I don’t know of a simpler applied edging than the one I’m sharing with you in this post. This edging is a great alternative to a ribbed border. It neatly finishes off an armhole or neckline edge. I like adding this edging to a vest or tank armhole.
Steps to making this edging:
- Seam both shoulders.
- Choose a smaller needle, 1/2 to 1mm smaller than the one used for the body of the garment.
- Pick up stitches evenly along the front and back armhole edge. For an armhole edge you want to pick up the same number of stitches for both sides of the armhole, the front and back. The shoulder seam is the dividing line. For a neckline edge, the shaped sides of front neck should each have the same number of stitches. Tip: Picking up stitches is simply using a knitting needle to add yarn by “knitting on” new stitches to the knit fabric, forming the foundation row for a collar, button band, or edging. With the right side of the knitting facing you, insert needle into the space between two stitches of a row, one stitch in from the edge for a straight side edge or selvedge. Wrap the yarn knitwise around the needle and draw the yarn loop through as if to knit, forming a new stitch on the needle. For curved edges of knitting, insert needle inside the shaped edge, through the stitch below the shaping to avoid large gaps and to hide the jagged selvedge. Pull the yarn loop to form new stitch.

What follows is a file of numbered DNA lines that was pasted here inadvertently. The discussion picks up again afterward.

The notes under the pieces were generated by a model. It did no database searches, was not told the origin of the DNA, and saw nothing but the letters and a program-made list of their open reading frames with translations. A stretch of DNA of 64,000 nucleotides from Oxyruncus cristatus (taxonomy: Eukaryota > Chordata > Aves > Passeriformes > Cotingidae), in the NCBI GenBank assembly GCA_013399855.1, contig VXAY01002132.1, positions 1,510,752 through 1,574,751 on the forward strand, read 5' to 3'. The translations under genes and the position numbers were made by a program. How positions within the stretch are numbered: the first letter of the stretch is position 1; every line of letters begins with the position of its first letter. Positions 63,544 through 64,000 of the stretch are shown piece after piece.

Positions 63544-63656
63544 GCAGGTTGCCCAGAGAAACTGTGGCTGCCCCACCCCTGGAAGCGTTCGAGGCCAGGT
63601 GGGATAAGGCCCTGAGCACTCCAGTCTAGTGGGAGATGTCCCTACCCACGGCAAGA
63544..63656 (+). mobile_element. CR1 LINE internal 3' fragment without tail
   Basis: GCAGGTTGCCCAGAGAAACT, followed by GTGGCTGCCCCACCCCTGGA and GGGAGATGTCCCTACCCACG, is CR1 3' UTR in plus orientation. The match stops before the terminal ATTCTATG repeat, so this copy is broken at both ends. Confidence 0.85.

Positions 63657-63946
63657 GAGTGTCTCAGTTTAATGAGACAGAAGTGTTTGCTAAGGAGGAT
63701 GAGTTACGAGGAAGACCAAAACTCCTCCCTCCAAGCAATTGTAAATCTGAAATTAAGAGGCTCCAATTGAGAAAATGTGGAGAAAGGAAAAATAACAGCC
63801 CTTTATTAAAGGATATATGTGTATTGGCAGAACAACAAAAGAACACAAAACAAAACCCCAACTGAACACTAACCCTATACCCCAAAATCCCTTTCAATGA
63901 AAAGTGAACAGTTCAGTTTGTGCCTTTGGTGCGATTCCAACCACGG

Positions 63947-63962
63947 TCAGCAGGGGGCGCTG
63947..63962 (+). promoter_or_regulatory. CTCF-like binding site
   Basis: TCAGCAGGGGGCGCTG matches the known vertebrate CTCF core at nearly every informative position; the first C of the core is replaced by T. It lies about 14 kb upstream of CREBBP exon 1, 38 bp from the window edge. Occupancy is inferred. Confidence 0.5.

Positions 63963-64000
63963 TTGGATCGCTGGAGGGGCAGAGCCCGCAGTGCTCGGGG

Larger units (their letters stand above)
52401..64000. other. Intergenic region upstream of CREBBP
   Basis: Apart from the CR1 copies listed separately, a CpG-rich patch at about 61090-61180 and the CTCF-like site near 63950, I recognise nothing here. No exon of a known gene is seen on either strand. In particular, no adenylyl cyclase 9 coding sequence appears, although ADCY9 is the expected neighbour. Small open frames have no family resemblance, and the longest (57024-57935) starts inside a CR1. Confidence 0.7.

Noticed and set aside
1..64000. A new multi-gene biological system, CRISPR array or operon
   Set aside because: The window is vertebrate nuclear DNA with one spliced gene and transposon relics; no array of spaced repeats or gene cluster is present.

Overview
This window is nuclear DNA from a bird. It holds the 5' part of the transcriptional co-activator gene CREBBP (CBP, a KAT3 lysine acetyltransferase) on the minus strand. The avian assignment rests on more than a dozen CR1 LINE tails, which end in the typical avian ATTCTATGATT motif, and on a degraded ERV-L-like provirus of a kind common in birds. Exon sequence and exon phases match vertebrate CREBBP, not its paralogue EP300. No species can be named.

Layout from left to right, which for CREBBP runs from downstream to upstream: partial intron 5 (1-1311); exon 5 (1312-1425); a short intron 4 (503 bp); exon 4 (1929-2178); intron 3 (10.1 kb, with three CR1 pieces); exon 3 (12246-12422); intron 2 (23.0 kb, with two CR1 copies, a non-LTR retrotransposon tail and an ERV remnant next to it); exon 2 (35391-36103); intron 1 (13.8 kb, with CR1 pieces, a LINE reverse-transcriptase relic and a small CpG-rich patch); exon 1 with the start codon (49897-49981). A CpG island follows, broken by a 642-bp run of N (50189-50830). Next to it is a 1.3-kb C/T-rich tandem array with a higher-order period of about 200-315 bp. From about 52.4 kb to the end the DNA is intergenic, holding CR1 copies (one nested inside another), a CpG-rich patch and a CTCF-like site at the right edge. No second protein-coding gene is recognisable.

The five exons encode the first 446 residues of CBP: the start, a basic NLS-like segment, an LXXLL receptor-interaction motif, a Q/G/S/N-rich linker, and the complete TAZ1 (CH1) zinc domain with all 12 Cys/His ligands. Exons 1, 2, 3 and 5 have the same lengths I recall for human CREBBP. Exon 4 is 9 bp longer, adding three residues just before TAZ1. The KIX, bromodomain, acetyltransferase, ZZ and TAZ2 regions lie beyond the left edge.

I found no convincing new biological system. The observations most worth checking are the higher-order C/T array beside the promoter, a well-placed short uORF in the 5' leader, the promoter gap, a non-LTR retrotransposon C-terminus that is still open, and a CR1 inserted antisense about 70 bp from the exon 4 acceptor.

- Simply bind off all stitches loosely for first row.
What could be simpler; pick up stitches, then bind them off. The edge rolls in on itself – you have neatly finished an edge.